BY CHRIS POWERS
SC Staff Writer
Dr. Michelle Jones-Wilson, professor of Chemistry at East Stroudsburg University, trained as a radiopharmaceutical chemist whose task was to find different sorts of radioactive metals for identifying cancerous cells.
Her work in cancer imaging involved making radioactive metals that she would bind to organic molecules, which would, in turn, bond to antibodies. These antibodies would then bond themselves to test animals and, eventually, human tumors.
Since her stint as a radiopharmaceutical chemist, Dr. Jones-Wilson has come to ESU, where she is entering her fourteenth year.
At ESU, one of Dr. Jones-Wilson’s projects is working with students to develop teaching laboratories for physical biochemistry. The purpose of this work is to develop written lab procedures for student physical biochemistry laboratories, and she is currently in the stages of getting this manual published.
Dr. Jones-Wilson is also working with her husband, Dr. Wilson, on a project involving water monitoring in lakes through GLEON (Global Lake Ecological Observatory Network) and NEON (National Ecological Observatory Network). These two systems are live databases set up for data mining that can be utilized for research.
Dr. Jones-Wilson and Dr. Wilson are setting up buoy collection systems to collect data on dissolved oxygen, turbidity, micro-fauna, and many other types of data that could be useful to have for research.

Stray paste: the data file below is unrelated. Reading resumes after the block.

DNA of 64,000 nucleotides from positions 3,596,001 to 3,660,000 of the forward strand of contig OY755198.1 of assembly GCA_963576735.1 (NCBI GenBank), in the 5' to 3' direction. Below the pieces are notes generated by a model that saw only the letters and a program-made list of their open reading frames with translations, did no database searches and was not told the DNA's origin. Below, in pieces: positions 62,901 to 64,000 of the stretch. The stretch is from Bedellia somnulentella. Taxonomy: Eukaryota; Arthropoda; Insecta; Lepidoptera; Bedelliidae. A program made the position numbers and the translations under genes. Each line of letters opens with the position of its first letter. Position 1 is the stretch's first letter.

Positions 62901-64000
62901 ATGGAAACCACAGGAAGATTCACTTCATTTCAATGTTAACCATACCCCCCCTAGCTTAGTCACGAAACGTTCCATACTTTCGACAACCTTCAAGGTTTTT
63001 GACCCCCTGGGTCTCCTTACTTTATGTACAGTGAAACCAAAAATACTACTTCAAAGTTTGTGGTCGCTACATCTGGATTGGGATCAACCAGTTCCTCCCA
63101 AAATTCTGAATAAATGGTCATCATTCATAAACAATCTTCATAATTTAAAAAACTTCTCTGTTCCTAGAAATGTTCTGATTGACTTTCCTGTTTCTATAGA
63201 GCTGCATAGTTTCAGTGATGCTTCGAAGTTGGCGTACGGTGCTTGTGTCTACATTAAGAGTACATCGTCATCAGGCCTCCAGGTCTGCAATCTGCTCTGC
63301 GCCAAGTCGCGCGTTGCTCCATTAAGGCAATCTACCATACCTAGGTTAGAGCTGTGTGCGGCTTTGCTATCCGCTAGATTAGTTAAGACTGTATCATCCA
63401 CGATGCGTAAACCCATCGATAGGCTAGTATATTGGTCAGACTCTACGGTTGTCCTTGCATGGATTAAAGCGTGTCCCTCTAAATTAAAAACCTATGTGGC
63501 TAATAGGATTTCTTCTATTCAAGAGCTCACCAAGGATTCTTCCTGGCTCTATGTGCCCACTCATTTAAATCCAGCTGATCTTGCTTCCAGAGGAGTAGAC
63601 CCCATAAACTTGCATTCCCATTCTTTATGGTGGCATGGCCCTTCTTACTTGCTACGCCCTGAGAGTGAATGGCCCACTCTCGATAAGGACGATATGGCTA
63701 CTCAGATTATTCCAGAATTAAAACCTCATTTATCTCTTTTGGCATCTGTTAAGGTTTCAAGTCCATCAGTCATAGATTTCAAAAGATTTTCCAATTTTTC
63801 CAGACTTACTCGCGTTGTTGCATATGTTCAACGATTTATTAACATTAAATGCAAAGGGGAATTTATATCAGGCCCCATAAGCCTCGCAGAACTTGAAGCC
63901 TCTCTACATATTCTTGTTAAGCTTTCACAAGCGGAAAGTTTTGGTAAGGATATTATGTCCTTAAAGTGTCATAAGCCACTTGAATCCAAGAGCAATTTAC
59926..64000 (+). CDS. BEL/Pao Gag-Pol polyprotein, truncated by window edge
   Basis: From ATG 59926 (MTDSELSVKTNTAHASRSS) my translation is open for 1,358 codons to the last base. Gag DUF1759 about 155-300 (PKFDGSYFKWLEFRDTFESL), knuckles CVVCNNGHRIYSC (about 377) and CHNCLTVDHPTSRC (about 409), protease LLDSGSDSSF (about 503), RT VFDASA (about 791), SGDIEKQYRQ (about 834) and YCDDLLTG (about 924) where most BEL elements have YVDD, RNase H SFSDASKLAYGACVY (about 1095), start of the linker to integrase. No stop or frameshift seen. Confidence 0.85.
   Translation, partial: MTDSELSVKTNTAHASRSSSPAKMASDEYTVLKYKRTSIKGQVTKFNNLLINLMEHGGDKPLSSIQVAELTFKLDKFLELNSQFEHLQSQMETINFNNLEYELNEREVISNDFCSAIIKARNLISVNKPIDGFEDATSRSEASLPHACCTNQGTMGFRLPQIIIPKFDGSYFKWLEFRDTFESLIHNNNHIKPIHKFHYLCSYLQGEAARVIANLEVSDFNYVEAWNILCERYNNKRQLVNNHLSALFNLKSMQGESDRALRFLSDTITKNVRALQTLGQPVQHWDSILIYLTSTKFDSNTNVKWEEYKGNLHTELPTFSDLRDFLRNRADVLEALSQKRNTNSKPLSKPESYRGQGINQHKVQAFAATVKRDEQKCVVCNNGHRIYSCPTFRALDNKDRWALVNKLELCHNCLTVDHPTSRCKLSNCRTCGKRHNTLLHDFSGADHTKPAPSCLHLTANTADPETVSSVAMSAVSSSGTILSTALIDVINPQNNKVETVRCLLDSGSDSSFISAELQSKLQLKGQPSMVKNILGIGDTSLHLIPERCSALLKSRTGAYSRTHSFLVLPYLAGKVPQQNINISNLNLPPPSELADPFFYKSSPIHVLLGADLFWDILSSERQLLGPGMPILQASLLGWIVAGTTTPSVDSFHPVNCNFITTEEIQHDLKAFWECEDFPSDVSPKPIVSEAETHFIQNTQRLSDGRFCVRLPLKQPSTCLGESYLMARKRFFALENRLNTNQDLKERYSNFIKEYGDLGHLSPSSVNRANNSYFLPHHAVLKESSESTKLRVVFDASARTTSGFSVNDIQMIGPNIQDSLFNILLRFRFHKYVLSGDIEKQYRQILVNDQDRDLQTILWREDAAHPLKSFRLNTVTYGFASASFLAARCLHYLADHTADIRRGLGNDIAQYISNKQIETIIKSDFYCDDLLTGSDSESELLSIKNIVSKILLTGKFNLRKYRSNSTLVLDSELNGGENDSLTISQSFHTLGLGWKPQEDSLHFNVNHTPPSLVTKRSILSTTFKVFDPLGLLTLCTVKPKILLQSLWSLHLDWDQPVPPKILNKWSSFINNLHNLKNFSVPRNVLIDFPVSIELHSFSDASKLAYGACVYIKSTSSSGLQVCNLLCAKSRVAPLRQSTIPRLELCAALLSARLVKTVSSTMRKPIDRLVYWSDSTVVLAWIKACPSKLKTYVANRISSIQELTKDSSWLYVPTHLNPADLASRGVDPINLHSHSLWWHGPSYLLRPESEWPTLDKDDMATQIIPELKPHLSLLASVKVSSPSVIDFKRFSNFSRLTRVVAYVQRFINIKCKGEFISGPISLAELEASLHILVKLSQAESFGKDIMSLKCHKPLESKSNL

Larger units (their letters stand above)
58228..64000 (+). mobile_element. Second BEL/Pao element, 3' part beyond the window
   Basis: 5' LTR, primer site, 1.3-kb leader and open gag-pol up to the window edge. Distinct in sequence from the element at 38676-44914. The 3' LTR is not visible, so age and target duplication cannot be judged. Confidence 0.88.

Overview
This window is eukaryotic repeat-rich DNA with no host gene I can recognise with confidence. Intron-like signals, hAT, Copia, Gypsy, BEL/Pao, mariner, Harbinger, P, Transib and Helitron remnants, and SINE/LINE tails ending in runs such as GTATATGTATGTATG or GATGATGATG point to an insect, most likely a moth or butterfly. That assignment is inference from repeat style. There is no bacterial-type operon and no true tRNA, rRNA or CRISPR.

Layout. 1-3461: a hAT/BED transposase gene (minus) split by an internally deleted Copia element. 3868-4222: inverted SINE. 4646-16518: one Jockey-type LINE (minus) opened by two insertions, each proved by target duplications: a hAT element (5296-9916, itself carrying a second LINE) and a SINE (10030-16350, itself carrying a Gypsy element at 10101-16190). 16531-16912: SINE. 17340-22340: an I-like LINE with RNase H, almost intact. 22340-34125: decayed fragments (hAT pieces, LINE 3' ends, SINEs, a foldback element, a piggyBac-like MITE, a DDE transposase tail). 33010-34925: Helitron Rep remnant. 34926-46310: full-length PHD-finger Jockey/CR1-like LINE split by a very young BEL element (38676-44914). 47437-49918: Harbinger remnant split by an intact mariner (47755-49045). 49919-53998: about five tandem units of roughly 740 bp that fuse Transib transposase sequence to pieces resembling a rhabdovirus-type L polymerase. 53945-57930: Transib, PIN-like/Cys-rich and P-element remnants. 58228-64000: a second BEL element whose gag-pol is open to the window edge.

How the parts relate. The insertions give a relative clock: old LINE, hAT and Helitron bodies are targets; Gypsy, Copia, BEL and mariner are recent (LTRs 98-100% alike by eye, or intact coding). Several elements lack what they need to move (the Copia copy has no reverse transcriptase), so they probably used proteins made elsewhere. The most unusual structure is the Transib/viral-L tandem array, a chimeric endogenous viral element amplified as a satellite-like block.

For the short term, the husband and wife team are planning on setting up buoy collection systems in local lakes surrounding the Stroudsburg area as a test run. This is just their starting point, however.
Dr. Jones-Wilson says their goal is “to start locally, and then move internationally,” to the rift valleys in Kenya and Ethiopia.
According to Dr. Jones-Wilson, there is “so little data out there about the health cycling or anything that goes on in the rift valleys.”
This, coupled with an interest spurred by family ties there, has encouraged the pair to try and work in these places.
These two professors want to put information out into the global network of data sharing in order to both provide data for questions and to foster worldwide collaboration. They hope to be in Ethiopian lakes within a few years, but there are a lot of international relations and collaborations to work through first.
Also, at ESU, Dr. Jones-Wilson directs the Chemical Biotech and Biochemistry departments, which are two very highly enrolled programs (an average of 11-15 majors a year) and have a 92% success rate of gaining entry into field employment, graduate school, medical school, or professional school.
Despite being so active and involved with her students and projects at ESU, Dr. Jones-Wilson has two boys, ages five and three. She enjoys kayaking, riding bikes, and taking her kids for antique train rides.
Dr. Jones-Wilson is not only a dedicated chemist and professor, but she also balances this with a passion for research at large in the world and spending a great amount of time with her children at home.
Dr. Jones-Wilson is beloved by her students at ESU as well. Her students always talk of her very highly as someone they respect and admire as a professor.
Rebecca Jasulevicz, one of her Organic Chemistry Laboratory students said, “Dr. Jones-Wilson helps to make a difficult subject less intimidating, and I really feel like I get a lot out of having her as a professor. She pushes you to be a better student.”
Luisa Londono, a Chemistry major at ESU, describes Dr. Jones-Wilson as an “asset to the school,” who is “passionate about teaching” and “cares deeply about her students.”
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